Another area where youths could be involved in a different way of doing “politics” is by simply leveraging every single channel of communication available to them. I would call those embracing this role the “opinionists”. From being more constructive users of social media to writing opinion pieces for newspapers to articulating their views through recorded videos, there is a variety of options available for youths to express their opinions and try to shape the public discourse. Another way could be to join a think tank and this could be a valid option especially now that more and more research centers are coming up in Kathmandu.
Policy analysis plays a fundamental role in shaping appropriate policies while at the same time it improves the effectiveness of policymaking. In this context, youths could even set up their own think tank. They can start small and informally by deciding a particular angle or focus area and from there onwards they can plan a series of activities, including surveys, a series of articles, videos, a public debate, and so on.
Policy analysis plays a fundamental role in shaping appropriate policies while at the same time improving the effectiveness of policymaking.
Most of these activities would require little budget and could provide the foundations to attract potential donors when the step of formalizing the set-up is going to be taken. It is true that none of the above-mentioned options will have the power of a magic wand and transform the political landscape and make politics cleaner and more effective but they could all be stepping stones for a more meaningful civic life.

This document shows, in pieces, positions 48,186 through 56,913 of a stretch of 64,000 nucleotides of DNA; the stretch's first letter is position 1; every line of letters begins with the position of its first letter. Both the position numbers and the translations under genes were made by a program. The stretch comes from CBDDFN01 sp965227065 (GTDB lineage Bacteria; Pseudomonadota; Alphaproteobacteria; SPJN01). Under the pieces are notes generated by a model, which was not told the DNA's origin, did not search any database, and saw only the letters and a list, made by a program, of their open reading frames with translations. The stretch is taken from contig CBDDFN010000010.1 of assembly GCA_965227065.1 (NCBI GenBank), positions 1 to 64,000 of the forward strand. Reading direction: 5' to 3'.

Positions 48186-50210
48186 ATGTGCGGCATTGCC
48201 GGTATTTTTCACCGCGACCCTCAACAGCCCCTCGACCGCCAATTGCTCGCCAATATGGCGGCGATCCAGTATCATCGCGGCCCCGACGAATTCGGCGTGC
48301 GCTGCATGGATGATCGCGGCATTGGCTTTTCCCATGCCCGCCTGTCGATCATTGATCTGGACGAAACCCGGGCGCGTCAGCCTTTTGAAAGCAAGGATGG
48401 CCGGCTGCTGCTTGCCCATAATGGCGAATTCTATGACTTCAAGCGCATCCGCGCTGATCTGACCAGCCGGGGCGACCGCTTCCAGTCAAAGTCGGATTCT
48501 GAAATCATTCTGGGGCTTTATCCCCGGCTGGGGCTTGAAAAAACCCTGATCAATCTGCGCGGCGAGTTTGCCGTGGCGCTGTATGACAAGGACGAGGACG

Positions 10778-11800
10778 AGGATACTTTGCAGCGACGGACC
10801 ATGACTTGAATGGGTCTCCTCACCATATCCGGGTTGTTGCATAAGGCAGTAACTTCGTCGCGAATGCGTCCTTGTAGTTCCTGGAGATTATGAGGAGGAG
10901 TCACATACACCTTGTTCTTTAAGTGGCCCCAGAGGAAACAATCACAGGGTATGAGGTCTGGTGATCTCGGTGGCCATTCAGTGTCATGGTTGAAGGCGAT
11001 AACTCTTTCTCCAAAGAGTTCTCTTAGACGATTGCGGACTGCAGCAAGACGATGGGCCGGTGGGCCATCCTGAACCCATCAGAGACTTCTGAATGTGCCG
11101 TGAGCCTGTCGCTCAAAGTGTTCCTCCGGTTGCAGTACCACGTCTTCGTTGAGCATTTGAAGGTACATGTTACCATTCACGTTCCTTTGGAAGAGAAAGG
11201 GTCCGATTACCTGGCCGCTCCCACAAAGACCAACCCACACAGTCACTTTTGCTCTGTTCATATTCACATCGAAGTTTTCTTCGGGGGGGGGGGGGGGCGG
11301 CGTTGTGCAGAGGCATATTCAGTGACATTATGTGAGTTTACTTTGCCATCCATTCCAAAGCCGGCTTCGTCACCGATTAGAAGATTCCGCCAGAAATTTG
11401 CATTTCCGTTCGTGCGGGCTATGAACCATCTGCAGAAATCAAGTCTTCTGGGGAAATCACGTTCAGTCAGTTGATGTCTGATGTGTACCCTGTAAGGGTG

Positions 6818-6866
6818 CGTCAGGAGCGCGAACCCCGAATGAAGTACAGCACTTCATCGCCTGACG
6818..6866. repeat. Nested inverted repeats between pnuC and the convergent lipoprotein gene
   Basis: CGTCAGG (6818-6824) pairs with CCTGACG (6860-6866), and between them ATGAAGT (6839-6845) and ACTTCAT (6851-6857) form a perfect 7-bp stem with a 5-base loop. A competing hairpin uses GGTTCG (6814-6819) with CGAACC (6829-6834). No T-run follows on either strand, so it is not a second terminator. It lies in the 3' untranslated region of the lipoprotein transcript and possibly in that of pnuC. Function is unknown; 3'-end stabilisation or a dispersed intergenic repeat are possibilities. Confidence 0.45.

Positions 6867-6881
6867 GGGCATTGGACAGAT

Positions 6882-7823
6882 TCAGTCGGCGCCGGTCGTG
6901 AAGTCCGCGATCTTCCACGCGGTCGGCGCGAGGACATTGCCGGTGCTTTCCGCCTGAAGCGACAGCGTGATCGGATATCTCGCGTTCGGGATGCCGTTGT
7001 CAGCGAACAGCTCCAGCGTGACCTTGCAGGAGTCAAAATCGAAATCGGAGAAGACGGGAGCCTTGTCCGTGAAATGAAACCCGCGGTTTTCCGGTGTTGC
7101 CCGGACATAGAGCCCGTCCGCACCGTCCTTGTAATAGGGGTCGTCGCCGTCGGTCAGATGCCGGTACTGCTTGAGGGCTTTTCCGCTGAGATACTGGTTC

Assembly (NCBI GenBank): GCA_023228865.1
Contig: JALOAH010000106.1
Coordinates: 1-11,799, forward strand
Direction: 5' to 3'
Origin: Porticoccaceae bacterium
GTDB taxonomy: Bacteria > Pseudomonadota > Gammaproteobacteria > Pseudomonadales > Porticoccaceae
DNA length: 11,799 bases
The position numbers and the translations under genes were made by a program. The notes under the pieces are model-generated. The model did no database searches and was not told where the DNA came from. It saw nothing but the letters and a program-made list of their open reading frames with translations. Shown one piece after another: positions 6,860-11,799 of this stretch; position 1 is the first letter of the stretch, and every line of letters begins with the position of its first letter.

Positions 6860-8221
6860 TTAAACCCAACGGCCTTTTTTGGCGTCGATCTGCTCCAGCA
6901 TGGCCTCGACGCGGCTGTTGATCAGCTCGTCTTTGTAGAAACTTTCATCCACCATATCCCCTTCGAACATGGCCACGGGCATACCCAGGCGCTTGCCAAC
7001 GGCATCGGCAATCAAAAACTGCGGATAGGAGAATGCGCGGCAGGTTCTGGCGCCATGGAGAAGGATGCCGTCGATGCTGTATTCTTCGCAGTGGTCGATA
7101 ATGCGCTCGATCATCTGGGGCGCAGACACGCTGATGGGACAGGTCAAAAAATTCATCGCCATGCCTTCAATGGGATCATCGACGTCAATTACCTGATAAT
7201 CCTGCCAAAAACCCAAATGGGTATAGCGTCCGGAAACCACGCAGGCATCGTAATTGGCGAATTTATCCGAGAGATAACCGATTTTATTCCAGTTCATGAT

Formally entering a political party and taking responsibility as elected leaders, either at local, provincial, or federal levels, would hold the key to cleaning the swamp and improving the way politics is done in the country. Yet someone with a passion for policymaking, a passion to propose ideas and solutions, should not be dissuaded from the current political landscape.
Making the difference
A simple debate or policy discussion on the issues that are most relevant today, for example, ways to tackle inequalities, measures to fight climate change and create employment, can truly make the difference in two different ways.
First, it can shape someone’s mind because this person will be exposed to information and different views and therefore she would be able to develop her own understanding of the issue at stake.
Second, a simple act of civic engagement could generate new ideas and solutions that could be taken forward by those who hold elected positions. Thus if you are a youth with a passion for politics, do not feel discouraged about the current status of power play within the national political parties.
Instead find your own way to become relevant, remaining open to different views while expressing your own prepositions. You might not notice it and you might not get any immediate recognition but your action will count and will be noticed. This is what, after all, it is called “influence” and it matters.
Simone Galimberti is the Co-Founder of ENGAGE, an NGO partnering with youths living with disabilities. Views are personal.